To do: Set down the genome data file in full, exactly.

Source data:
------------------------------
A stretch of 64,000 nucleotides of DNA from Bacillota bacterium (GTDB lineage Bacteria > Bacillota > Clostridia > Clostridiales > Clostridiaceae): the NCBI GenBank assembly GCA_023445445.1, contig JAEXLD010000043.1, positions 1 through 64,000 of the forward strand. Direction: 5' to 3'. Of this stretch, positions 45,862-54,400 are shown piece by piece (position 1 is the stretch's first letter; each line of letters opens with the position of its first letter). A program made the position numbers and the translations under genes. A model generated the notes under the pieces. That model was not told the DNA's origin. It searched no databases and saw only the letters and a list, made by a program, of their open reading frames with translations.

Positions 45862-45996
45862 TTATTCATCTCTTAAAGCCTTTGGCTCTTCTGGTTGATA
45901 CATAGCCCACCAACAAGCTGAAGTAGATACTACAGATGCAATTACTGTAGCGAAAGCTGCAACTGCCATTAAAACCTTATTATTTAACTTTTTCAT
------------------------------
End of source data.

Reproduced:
A stretch of 64,000 nucleotides of DNA from Bacillota bacterium (GTDB lineage Bacteria > Bacillota > Clostridia > Clostridiales > Clostridiaceae): the NCBI GenBank assembly GCA_023445445.1, contig JAEXLD010000043.1, positions 1 through 64,000 of the forward strand. Direction: 5' to 3'. Of this stretch, positions 45,862-54,400 are shown piece by piece (position 1 is the stretch's first letter; each line of letters opens with the position of its first letter). A program made the position numbers and the translations under genes. A model generated the notes under the pieces. That model was not told the DNA's origin. It searched no databases and saw only the letters and a list, made by a program, of their open reading frames with translations.

Positions 45862-45996
45862 TTATTCATCTCTTAAAGCCTTTGGCTCTTCTGGTTGATA
45901 CATAGCCCACCAACAAGCTGAAGTAGATACTACAGATGCAATTACTGTAGCGAAAGCTGCAACTGCCATTAAAACCTTATTATTTAACTTTTTCAT